Another distressing experience at Portlaoise’s maternity unit was revealed last weekend when it emerged that parents had to bury their baby girl twice.
Janice Boland and her husband John, from Sallins, lost their first child Caitlin after an emergency caesarean section in 2006.
But more than a year later they were told that remains of the infant were retained without their knowledge.
“It was horrendous – but that was just one of the series of nightmares we had to endure,” Mrs Boland told the Irish Independent.
The issue was part of a series of lapses they suffered. Two weeks after a scan revealed no problems, the Kildare woman had to have an emergency c-section.
“When I regained consciousness I was told my baby had died. I was later told she had Edward’s syndrome.” Janice, who was a private patient, was given a single room on the same corridor as new mothers who had delivered healthy babies.
“I could hear the babies all the time. I broke down crying every night. You were told to keep quiet and you were disturbing the others. The porter staff kept coming in every night asking what milk my baby was on. They could have put some notice on the door to stop this,” she said.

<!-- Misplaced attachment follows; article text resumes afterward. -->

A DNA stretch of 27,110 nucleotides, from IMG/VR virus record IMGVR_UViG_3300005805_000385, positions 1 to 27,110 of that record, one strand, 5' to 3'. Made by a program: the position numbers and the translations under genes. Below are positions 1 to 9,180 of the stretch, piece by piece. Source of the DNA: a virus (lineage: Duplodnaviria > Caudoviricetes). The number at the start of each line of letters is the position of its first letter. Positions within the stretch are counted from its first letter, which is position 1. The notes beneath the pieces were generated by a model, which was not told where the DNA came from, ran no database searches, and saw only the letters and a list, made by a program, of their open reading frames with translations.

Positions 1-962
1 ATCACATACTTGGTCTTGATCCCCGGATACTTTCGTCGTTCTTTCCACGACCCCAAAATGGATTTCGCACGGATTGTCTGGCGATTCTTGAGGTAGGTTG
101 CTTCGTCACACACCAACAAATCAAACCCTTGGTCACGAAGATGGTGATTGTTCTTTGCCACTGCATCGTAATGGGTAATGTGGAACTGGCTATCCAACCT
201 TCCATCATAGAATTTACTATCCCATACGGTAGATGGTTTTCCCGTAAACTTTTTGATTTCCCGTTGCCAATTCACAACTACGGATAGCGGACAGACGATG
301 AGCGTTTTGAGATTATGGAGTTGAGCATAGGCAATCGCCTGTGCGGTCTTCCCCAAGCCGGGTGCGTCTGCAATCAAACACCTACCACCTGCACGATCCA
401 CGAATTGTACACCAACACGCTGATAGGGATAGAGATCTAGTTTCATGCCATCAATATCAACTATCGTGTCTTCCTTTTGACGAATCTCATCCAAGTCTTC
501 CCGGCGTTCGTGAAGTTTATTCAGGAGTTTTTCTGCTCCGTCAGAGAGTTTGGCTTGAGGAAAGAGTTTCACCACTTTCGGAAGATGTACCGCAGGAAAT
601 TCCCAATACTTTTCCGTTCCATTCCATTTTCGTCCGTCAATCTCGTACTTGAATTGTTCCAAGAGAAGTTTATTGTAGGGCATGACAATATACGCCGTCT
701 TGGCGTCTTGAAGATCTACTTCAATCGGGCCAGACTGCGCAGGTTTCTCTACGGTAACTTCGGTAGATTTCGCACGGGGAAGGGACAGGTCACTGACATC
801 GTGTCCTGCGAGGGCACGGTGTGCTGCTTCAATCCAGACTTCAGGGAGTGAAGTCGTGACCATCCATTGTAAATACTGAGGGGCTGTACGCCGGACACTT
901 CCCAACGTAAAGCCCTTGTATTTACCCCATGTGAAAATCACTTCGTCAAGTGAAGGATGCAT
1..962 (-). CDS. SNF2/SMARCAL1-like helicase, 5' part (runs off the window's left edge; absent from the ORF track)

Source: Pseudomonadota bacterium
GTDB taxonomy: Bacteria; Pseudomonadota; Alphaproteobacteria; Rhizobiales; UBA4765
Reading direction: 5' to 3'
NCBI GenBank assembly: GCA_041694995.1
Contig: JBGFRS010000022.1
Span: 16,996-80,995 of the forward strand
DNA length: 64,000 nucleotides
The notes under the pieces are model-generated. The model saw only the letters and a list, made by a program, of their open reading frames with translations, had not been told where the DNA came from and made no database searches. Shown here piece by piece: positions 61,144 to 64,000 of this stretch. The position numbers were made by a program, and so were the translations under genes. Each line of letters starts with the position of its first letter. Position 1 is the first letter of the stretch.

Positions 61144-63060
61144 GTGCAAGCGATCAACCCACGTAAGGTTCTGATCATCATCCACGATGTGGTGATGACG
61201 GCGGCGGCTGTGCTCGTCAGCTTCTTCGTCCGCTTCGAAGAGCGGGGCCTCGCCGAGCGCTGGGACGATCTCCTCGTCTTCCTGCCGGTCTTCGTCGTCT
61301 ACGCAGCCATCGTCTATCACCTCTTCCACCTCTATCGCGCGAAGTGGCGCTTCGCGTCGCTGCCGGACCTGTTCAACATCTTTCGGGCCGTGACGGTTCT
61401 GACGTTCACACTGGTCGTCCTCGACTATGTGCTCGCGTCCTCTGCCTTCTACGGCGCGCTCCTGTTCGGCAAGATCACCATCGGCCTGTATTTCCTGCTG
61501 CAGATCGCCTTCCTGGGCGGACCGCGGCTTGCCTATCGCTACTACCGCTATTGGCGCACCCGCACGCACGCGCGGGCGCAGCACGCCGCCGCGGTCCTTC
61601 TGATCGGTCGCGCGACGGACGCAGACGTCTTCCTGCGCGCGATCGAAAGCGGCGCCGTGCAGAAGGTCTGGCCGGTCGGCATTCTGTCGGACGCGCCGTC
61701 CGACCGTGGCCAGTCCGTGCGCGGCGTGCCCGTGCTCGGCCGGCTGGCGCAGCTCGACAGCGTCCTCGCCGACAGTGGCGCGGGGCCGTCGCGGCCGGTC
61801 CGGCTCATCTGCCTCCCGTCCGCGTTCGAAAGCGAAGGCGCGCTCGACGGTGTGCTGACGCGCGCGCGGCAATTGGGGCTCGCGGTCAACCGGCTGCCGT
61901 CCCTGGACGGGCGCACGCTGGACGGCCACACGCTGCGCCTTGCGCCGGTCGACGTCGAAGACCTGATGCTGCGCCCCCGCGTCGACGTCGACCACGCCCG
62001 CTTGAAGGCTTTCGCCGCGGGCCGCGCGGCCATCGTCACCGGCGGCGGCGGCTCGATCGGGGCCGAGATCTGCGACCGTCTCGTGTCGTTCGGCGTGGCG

Her husband was told the hospital does not provide coffins and he spent all day going around Portlaoise trying to get one. “It was horrendous,” she sad.
Janice had to stay in the hospital for five days. “They brought my baby in to me in a tin can with a white sheet over her, on a wheelchair,” she said.
Ten weeks after returning home she received a letter saying she was dead. “I had to ring the hospital and tell them that they had registered my own death,” she said.
Janice wrote a four-page letter outlining her ordeal, but said she never got a proper apology.
More than a year later she received a call from the hospital asking if she was the mother of Caitlin as they had her remains.
“I said remains, what remains. I buried my daughter a year-and-a-half ago. They said maybe they are body parts and tissue. I went into shock, I shook uncontrollably,” she said.